From my window I spot kids walking to and from school. Sometimes they are being accompanied by their parents. Other times they are alone alone. I ponder what kind of lives do their parents and guardians give them? I ask myself which one of those kids find themselves dealing with the kinds of issues I grew with? How will they cope with trying to survive their ordeal?  Which of these kids are growing up in a stable loving home, where their parents go to bed thanking God that their kids where brought into their lives? Which parents don’t take their children for granted, and vice versa? I wonder to myself what course will their lives take them? What sort of impact with their decisions will have on the world, not only in the near future, but centuries down the line, when they are nothing more than particles floating in the air.

When I sit down to write my mind expands and all possibilities become endless. It is truly a magical feeling. I only wish it was something I could do more often. It’s hard to fit in the time while working long hours, and trying to live the life of a responsible adult. But right now I will take what I can get. Because when I sit down to write these little rants, it feels like I’m finally learning how to speak.

Why I Write


Friday will mark 3 months since I started Lost Around the Block. 60 post and god knows how many thousands of words later I’m finally starting to get a feel of what I am doing. The blog has evolved in a way that makes it different then what I had originally intended. When I  first got the inspiration to start this blog I had hoped that it would primarily catered to folks with ADHD and Anxiety. I was going to use this as a platform to voice my frustration with the disorder. I also wanted to perhaps re-blog articles that I thought were interesting and that brought other insights about these disorders. Yet from the very moment I sat down to write my first post “I lost track of time…” I realized that this site would probably be going in a different direction.

I found myself writing about personal subject matters. About experiences that I had mostly kept to myself. It was liberating to write some of these stories down for everyone to read. I know some folks would think that it must have felt empowering. But I wouldn’t exactly put it that way. I think empowering is the wrong choice of word. For me it’s more like exhaling after holding my breath for a ridiculously long amount of time. It feels more like relief.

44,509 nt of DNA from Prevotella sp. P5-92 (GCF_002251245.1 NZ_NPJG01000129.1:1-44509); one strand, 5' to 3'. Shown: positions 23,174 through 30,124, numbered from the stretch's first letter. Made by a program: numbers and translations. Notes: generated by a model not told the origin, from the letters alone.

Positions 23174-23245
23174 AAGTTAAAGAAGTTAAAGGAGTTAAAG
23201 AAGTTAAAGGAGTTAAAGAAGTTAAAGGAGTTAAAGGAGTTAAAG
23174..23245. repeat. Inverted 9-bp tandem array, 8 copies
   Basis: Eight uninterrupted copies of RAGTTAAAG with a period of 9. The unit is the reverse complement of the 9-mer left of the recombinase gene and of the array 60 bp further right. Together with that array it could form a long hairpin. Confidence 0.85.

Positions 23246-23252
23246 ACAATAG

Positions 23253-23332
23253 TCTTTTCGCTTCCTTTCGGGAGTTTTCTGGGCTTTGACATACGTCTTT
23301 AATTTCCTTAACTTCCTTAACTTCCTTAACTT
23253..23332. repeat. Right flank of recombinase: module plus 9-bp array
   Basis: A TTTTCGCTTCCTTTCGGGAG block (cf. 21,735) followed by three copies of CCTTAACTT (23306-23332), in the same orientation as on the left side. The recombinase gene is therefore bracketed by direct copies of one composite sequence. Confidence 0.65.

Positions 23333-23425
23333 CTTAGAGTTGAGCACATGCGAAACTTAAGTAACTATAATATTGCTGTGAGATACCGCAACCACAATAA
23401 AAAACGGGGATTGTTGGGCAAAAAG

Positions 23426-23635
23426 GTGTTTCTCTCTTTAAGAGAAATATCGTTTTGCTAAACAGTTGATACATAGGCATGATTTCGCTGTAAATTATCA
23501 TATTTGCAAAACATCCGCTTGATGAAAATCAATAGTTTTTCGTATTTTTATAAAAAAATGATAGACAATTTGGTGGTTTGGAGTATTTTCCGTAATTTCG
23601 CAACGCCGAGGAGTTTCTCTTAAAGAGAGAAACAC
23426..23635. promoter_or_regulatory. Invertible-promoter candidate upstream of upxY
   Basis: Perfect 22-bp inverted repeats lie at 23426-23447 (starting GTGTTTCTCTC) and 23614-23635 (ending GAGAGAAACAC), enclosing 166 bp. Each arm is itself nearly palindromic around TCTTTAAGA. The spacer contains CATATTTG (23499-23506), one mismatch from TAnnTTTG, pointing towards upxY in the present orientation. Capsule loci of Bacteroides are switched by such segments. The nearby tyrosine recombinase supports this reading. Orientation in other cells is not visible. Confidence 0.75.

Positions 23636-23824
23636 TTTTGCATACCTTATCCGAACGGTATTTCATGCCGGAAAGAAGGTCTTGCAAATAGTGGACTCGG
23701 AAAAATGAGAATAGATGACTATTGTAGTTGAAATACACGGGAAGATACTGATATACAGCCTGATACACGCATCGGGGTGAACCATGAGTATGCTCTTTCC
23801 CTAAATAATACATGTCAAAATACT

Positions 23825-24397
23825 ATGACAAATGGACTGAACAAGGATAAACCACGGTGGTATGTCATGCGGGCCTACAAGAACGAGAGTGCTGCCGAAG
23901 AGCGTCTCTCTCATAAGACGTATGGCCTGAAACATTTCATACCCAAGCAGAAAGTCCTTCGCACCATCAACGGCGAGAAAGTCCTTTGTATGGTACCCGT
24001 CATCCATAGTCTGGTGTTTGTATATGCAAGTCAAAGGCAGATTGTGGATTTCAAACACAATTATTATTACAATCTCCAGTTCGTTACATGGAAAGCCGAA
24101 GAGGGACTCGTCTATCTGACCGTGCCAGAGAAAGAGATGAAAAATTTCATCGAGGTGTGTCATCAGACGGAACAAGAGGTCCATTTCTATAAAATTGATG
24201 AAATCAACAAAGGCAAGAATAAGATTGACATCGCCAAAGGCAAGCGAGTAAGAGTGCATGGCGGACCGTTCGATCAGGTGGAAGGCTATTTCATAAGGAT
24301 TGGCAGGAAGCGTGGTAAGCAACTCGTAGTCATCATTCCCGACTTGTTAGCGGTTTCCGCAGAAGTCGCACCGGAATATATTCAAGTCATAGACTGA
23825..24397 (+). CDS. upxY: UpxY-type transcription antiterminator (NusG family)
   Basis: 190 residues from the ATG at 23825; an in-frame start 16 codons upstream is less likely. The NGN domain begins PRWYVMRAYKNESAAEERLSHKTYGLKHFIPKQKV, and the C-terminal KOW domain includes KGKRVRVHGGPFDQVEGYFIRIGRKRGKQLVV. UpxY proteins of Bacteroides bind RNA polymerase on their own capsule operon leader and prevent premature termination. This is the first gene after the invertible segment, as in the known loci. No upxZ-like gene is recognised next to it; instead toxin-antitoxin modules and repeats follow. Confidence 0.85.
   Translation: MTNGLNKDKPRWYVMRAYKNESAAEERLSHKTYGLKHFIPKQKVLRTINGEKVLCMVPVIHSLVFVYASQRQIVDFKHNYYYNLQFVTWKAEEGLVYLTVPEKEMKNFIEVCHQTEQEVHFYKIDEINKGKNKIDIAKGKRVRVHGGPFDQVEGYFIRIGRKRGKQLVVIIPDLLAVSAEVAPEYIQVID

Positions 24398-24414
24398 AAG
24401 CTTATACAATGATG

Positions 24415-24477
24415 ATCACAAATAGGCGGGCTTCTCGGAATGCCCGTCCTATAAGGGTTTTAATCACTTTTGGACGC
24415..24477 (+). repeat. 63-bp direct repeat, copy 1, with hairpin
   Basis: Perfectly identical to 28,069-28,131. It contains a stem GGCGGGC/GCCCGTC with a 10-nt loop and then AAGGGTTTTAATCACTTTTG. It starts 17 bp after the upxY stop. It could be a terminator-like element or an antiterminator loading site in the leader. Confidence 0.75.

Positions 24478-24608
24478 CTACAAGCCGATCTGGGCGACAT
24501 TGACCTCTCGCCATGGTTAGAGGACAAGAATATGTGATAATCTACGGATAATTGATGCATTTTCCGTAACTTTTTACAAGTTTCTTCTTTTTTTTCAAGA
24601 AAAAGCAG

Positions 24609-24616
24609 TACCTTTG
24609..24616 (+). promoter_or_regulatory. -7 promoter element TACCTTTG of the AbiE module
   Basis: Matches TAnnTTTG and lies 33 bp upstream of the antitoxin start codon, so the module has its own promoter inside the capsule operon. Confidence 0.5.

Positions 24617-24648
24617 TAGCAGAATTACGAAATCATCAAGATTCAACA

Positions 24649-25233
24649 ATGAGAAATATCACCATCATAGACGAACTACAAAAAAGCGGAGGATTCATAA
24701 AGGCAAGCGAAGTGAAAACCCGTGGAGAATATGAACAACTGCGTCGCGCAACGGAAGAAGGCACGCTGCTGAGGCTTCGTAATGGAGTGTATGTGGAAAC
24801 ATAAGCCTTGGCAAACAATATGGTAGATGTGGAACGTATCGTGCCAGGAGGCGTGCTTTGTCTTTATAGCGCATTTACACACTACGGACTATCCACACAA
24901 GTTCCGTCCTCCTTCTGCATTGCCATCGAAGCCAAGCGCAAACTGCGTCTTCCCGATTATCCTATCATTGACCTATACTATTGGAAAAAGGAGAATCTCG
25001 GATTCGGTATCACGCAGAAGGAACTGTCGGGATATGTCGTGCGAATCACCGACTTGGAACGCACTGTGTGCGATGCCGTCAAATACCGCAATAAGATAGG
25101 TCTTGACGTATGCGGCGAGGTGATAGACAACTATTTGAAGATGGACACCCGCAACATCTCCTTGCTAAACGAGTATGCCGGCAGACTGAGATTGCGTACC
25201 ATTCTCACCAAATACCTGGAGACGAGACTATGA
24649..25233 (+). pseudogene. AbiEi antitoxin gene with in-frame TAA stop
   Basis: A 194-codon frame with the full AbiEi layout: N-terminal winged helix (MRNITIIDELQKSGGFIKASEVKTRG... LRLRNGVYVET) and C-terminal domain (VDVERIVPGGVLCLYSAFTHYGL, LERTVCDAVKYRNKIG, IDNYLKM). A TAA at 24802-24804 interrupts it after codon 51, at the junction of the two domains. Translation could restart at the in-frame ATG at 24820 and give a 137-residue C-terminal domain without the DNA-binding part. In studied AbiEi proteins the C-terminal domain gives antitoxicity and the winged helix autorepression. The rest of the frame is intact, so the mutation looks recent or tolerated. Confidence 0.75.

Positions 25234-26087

The main reason behind the change was rather simple. I wanted to write about something that was a bit more relatable. I found that I was way more interested in writing about universal themes. Who amongst us doesn’t have unfulfilled dreams? Who has never experienced regret? Have you ever met a person that didn’t feel like they left something unresolved? Who doesn’t know about the erational elation of being in love? I found myself wanting to tell those kinds of stories. I wanted to demonstrate that no matter how different our life experiences might be, we can still relate to each other in some very basic ways. Look I don’t care, who you are, what part of the planet you come from, what god, if any, that you believe in, we are all bound by the love and pain that we feel from just being alive. And that is what Lost Around the Block has come to symbolize for me.

Each time I write one of my long winded post I feel like the knot of chains that kept my brain shackled for so long are being loosed. It’s as if I am discovering a whole new aspect of myself that I did not know was even there. And you know what? It feels pretty fucking great. I still struggle with my confidence. I still find myself going over stuff that I had posted previously and cringing at the way I structured a sentence or by some awkward analogy that I may had made. I’m not totally confident in my writing ability because I find that I still write in the same fashion that I think, which is fragmented. This in turn makes my writing a little choppy. A little stiff. It doesn’t always flow smoothly like a stream. I want my writing to glide. I’m just not there yet.